I thought I would follow up last weeks Melbourne Cup post with a post about the fashion on the day.
Fashion is a huge part of Cup Day and the Spring Racing Carnival, and, although I am not much of a fashion lover I am always interested in the hotly contested fashions Fashions on the Field.
Why, you say? Well, because the one who wins isn’t flaunting a frock from a famous designer, it is usually won by an imaginative person who spent hours making their own dress or adapting a pre-loved frock to their own design.
This year it was won by 22-year-old Amy Robson(Herald-Sun), whose grandmother helped her hand paint the myriad beads on an op-shop (thrift shop for you in the U.S.) handbag and turn it into a peplum that was the feature of her dress. Yeah, I had to look it up, don’t think for a second I knew what it was.
Fashions on the Field was started in 1962 with generous prizes to encourage more women to go to the races. If only the VRC had what they were unleashing when they decided to make fashion a big part of the Spring Racing Carnival!
If you are interested in more about the Fashions on the Field melbournecup.com has an interesting decade by decade breakdown.
Here in Melbourne it is the first Tuesday in November and that means normal life has ground to a halt. Melbourne Cup day is upon us.
This iconic horse race is held on this Tuesday every year which sits conveniently with the great Australian tradition of using the slightest excuse to have a long weekend. Yesterday the Melbourne Cup parade was held in the city with tens of thousands of people lining the streets to see past winners and members of our racing royalty pass by. (Herald-Sun)
The Melbourne Cup, and the associated Spring Racing Carnival, is supposed to be about horse racing for but for many it is all about frocking up, having too much to drink and waking up in a place you don’t remember getting to. Possibly a garden bed.
I have done other posts about the Melbourne Cup if you are interested in finding out more.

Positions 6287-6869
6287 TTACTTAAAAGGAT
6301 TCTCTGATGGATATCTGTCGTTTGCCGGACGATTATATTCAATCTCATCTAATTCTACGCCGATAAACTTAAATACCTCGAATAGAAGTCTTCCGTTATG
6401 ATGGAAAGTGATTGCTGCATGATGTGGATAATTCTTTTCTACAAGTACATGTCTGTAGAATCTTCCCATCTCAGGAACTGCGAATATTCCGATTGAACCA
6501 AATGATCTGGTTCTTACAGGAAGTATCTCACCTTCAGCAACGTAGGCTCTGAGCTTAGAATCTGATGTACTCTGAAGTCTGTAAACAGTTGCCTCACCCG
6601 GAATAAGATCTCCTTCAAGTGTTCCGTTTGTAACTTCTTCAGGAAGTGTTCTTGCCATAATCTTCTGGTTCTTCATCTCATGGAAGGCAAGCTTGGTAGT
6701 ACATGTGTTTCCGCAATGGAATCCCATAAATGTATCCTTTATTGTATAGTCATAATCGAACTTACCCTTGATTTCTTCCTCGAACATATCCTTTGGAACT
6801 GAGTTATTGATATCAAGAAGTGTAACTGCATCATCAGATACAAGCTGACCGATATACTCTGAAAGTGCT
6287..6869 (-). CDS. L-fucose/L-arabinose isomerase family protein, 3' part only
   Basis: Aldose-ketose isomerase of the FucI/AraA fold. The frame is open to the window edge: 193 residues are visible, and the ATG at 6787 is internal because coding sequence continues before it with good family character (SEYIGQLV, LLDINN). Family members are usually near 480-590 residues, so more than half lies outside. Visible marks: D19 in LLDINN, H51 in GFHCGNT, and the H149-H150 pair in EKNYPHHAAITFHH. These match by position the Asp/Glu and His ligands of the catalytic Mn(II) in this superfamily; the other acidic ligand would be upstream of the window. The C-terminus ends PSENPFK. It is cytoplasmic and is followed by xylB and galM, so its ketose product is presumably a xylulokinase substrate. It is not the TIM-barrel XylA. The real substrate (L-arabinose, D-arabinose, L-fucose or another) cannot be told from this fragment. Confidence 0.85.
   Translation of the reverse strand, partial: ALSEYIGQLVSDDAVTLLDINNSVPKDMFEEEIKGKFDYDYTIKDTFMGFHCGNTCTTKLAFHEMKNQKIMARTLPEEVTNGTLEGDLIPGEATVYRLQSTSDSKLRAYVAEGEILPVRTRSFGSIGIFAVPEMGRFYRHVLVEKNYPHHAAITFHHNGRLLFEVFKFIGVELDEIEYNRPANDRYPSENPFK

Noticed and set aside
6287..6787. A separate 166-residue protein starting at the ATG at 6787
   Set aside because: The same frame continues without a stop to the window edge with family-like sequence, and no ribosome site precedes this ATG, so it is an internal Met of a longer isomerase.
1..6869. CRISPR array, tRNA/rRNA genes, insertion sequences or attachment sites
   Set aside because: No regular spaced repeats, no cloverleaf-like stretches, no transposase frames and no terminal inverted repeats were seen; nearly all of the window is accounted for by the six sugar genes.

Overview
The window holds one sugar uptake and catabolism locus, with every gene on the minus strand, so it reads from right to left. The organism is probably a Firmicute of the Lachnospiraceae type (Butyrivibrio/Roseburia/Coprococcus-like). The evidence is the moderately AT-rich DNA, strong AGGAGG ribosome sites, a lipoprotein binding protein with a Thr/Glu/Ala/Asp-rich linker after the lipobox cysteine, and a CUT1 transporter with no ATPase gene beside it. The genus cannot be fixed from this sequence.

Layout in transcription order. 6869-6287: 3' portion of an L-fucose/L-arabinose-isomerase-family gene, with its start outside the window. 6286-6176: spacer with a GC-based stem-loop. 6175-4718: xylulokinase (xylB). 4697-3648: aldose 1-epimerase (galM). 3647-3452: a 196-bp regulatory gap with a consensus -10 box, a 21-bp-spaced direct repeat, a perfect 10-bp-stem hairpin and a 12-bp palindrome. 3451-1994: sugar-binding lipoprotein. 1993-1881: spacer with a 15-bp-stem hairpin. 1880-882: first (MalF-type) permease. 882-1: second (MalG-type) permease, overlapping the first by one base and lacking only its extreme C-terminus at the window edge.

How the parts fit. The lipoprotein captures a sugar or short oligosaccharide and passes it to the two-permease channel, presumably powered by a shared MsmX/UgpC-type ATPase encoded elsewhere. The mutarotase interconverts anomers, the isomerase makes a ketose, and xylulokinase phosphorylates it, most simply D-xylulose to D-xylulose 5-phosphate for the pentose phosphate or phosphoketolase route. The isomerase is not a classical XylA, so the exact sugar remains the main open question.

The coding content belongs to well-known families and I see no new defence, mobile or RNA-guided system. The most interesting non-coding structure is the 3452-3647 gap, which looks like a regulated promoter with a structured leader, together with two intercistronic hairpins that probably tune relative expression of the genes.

The actual cup itself is famous in its own right- The Iconic Melbourne Cup.
The fashion- Melbourne Cup Fashion. 1888.
The history- Melbourne Cup Meeting 1862.
This is an illustration published in 1938 of the first Melbourne Cup, which was run in 1861. If only they knew what they were starting!
In Melbourne we have a thing called the Spring Racing Carnival in October and November. It is a time when people who love horse racing get dressed up and celebrate with the like-minded. It is also a time that people who don’t know much about horses but love to get dressed up and do a bit of celebrating let loose.
Every year there are tales of disaster in the social pages, and the track carparks are full of people who are suddenly regretting the decisions they have made under the influence of copious amounts of alcohol.
I thought this article was very funny, even though it is from 1888 it could well refer to the jealous rivalries that swirl through the crowd at the racing next year too.
This is a funny tale of the competition for attention between Miss A___ and Miss R___ at the Rockhampton races.
Although Miss A___ was the recipient of the majority of the attention she made the mistake of opening her mouth a little too widely when she was cheering the winner past the post and out popped her shiny false teeth.
Miss R___ was quick to see her opportunity to humiliate her rival and pounced. Holding the teeth aloft she politely but loudly returned them to their owner.
Poor Miss A___ immediately fainted and was carried home on a stretcher, her days at the top of the socialite set at an end. Oh, the humiliation!
Today I was trying to think of a different bit of music to share with you and I remembered On the Punt by The Aerial Maps. This song is poetry.
Songwriter and singer Adam Gibson sings about his memories of his race loving father and his travels with him. Old Valiants, hot car seats that burned his legs, pies from the pie shop, bags of hot chips and phone TAB. It is full of Aussie-isms.
I don’t come from a punting family, but whenever I hear race-calling like the start of this song I am immediately whisked back to Aunty A___’s kitchen. The table is covered in delicious treats and we are all settling down for a family lunch. A black transistor radio is playing the horse races constantly in the background. A particular race would start and she would go over and stand by it listening, hoping for a win.
The first time I heard this song we were on holiday. I was making breakfast and listening to Macca* on our little wind-up radio. We were in the campground of the Marla Roadhouse in outback South Australia, on our way home from Alice Springs, the perfect environment to listen to this very Aussie song.
I wish this clip was done with crackly old film in an old car driving those non-specific coastal roads. Unfortunately it is only a photo montage of the band, sorry, it was the only one I could find!
You’ll just have to shut your eyes and pretend you are that kid with a custard tart in an old car, listening to the radio with your dad. 😉
*Macca does a talkback radio show on the ABC on Sunday mornings called Australia All Over. He talks to (and remembers) everyone. The characters who call up the studio or drop in to his show when he is on the road are amazing, farmers, old bushies, CWA ladies, you just never know what gems he will come up with.